The Chancellor of the Exchequer
moved the second reading of the Shannon Navigation Bill.
§ Mr. John Ellis
objected to proceeding further with this bill at present. He entertained strong objections to many of its provisions. He objected to the extensive powers given to the three commissioners appointed under the bill, particularly with respect to the appointment of a number of officers at considerable salaries. He thought that the duties of these commissioners could be very well performed by the Board of Public Works in Ireland. He also objected to the provisions of the bill with respect to making the awards final; and he considered the clauses with respect to grand juries far too stringent. There were many other objections which he entertained to the details of the bill, but which could be more properly stated in Committee.
The Chancellor of the Exchequer
was glad that the hon. Member had given him the opportunity of going into an explanation with respect to this bill. Some of the objections which the hon. Gentleman entertained were objections of principle. Now, with respect to the increase of official patronage, the hon. Member was mistaken. The first proposition which he had made was, that the provisions of this bill should be carried into effect under the direction of the Board of Works. In a communication which he had had with General Burgoyne who was at the head of the Board of Works, that gentleman had stated his willingness to undertake any duties which he felt he could perform, and to discharge those duties to the best of his ability, without additional pay. A similar answer had been given by Mr. Griffiths; but both these gentlemen stated, that it would be necessary that they should be assisted by a paid officer in carrying into effect the provisions of the bill, and they suggested to the Treasury the appointment 1016 of Capt. James, of the Royal Engineers' for that purpose. So that these three individuals would form the commission to carry the bill into effect. With respect to the awards, he thought it would be most inconvenient to reopen these cases, as these awards had been made with great care, and after full examination. With respect to the stringency of the clauses connected with grand juries, he thought that no valid objection could be made on that ground. He felt bound to see that there was such security that the money advanced by Parliament for public works in Ireland should be repaid, and if he was forced to abandon those clauses he would give up the bill.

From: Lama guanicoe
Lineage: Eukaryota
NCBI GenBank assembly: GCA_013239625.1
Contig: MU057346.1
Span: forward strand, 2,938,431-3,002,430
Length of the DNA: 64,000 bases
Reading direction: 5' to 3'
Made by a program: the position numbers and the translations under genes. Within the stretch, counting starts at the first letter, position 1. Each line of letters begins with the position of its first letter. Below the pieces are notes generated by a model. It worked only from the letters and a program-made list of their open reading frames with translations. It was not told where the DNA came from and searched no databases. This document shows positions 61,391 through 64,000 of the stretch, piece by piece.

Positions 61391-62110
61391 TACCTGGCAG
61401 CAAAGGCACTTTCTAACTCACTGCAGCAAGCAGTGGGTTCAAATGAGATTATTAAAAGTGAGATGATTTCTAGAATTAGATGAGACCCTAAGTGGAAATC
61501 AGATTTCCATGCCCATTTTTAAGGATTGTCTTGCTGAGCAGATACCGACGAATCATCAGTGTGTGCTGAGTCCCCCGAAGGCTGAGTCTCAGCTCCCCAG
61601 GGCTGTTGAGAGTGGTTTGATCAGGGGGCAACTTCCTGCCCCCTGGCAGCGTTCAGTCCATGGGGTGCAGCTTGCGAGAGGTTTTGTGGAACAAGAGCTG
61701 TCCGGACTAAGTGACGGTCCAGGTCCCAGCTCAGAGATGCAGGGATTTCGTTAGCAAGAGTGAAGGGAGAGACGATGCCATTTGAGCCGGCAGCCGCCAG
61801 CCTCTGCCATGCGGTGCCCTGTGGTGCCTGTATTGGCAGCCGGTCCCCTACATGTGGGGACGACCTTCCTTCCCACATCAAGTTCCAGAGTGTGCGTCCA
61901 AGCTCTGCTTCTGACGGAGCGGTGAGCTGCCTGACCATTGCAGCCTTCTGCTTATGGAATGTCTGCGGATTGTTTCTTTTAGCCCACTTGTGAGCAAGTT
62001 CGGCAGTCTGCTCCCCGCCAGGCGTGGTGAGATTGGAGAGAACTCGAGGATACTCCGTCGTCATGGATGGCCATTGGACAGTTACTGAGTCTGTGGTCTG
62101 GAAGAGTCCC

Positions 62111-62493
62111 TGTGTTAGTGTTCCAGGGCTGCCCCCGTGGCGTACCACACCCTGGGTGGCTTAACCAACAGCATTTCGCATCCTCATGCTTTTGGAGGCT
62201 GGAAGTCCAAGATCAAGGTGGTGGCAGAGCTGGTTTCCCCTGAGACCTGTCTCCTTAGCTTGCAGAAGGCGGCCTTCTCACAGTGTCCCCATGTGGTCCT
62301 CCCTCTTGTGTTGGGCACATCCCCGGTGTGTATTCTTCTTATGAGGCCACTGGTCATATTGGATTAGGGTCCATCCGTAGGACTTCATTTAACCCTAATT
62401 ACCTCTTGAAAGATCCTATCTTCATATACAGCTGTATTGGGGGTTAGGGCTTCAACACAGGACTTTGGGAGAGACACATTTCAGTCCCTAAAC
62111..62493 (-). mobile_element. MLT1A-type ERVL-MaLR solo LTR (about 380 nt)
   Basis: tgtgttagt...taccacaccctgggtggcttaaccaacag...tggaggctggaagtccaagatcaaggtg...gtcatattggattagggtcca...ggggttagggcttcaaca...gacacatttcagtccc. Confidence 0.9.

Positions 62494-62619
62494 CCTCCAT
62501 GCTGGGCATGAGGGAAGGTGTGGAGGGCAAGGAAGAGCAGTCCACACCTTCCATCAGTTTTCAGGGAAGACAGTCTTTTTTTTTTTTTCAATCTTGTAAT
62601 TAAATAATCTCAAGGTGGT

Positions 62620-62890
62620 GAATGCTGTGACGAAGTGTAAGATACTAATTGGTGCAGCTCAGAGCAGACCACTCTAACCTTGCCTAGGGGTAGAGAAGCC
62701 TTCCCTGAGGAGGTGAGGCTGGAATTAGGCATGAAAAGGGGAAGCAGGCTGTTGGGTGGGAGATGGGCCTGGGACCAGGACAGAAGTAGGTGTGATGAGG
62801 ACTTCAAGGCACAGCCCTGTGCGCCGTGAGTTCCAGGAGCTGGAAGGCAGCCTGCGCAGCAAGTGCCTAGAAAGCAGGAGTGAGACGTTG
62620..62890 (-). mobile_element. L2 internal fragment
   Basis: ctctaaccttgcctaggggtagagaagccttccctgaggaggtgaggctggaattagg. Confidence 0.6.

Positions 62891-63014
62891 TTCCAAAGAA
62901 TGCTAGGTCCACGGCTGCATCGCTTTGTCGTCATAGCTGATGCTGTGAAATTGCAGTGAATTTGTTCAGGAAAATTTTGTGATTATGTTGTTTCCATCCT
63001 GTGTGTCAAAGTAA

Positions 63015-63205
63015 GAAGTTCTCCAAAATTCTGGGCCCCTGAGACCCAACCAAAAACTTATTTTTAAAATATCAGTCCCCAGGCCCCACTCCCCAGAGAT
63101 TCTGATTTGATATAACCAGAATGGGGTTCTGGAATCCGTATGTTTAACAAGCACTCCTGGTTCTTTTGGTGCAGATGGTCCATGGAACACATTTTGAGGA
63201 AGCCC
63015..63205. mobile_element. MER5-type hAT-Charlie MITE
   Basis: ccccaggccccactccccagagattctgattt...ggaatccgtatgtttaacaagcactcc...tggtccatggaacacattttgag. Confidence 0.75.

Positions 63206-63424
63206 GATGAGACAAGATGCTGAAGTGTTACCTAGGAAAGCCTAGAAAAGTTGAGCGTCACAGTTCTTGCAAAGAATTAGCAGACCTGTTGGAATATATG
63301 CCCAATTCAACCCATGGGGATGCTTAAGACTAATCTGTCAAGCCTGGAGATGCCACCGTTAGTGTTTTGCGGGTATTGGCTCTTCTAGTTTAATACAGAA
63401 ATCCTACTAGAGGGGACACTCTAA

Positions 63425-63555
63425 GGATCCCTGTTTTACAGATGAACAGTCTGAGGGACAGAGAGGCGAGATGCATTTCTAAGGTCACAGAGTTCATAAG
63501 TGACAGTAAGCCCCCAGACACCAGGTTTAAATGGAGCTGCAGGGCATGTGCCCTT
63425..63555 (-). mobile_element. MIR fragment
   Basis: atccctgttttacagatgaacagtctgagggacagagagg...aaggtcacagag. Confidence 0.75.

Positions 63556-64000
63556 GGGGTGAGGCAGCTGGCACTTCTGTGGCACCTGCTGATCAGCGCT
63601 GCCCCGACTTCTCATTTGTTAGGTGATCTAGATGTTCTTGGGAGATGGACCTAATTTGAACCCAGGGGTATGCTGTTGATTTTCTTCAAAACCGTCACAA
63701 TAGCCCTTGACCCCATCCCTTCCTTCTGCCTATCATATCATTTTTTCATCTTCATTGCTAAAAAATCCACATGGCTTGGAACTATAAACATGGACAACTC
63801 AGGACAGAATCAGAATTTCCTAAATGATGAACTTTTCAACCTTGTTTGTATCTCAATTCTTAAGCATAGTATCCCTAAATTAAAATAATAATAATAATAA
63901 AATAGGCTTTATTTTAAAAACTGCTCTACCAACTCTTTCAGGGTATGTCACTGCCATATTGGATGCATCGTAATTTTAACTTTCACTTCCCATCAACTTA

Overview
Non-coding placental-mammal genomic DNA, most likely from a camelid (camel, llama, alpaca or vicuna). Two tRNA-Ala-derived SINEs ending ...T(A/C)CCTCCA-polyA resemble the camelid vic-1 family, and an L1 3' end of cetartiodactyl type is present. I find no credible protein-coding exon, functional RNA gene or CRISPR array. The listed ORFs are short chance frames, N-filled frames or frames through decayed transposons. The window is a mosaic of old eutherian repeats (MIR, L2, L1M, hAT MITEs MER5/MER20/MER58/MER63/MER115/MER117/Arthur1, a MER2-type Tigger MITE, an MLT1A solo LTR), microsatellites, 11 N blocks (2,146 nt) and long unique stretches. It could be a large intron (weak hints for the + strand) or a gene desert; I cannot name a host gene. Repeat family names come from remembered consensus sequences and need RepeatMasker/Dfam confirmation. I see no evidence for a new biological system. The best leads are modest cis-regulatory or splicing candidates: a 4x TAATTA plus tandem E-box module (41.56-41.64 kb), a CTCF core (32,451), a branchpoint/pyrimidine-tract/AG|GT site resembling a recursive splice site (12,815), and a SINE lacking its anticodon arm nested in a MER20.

§ Mr. Lucas
did not object to the stringent provisions of the bill. He hoped that the Chancellor of the Exchequer would enforce the payment of the loans to Ireland, for he would then do a service to the country, inasmuch as without a proper understanding on this subject public credit must be injured, and the difficulty of getting capital into Ireland increased. What was intended to be a loan should be so called when asked for, and the payment of it should be insisted upon; but where there was no prospect of repayment, it would be much better to call it a grant at once.
said, that gratuitous commissioners were generally very bad commissioners. The gentlemen whom the right hon. Gentleman had mentioned were in the receipt of very good salaries, and they would do this duty for those salaries. He hoped that the question of compensation would not be opened in Committee—that no discussion would take place as to whether too much or too little had been given. He knew one instance in which the claim was for 30,000l., and the award was made for 5,000l. only. He had not brought the case before the House, but he had advised the parties to submit rather than to re-open the case. He thought the provisions of the bill, with regard to the repayment of loans, could not be too stringent. He must tell those who thought that Ireland borrowed money and never paid it, that not one shilling was ever raised on the county-rates of Ireland by a general Act of Parliament but had been repaid, and that with interest at the rate of 5 per cent. When he heard men talk of a matter of bounty, and that the English Members of that House were ready to ad- 1017 vance money as a bounty, he must say, that he did not think it any bounty at all, but a severe burden upon Ireland, seeing that 5 per cent, must be paid for money raised at 3½ per cent. He challenged any hon. Gentleman to produce a case where the borrowed money had not been repaid to the last farthing.
§ Mr. Shaw
considered it a great national object, as much to the credit of England as to the advantage of Ireland, that English credit should be made instrumental in promoting Irish objects, and on the other hand there should be a full assurance of repayment. He quite agreed with his hon. Friend behind him, that there was a general impression, and he could not help thinking with the hon. and learned Member for Dublin, that it was an unjust one, that money lent to Ireland was not repaid. There was no instance, he believed, of money being fairly lent without being repaid It was quite useless to refer to loans to the clergy, because every one knew that they were made under circumstances which precluded all just expectation of repayment. He believed that if it had not been for this impression, money would have been promptly advanced for railways in Ireland.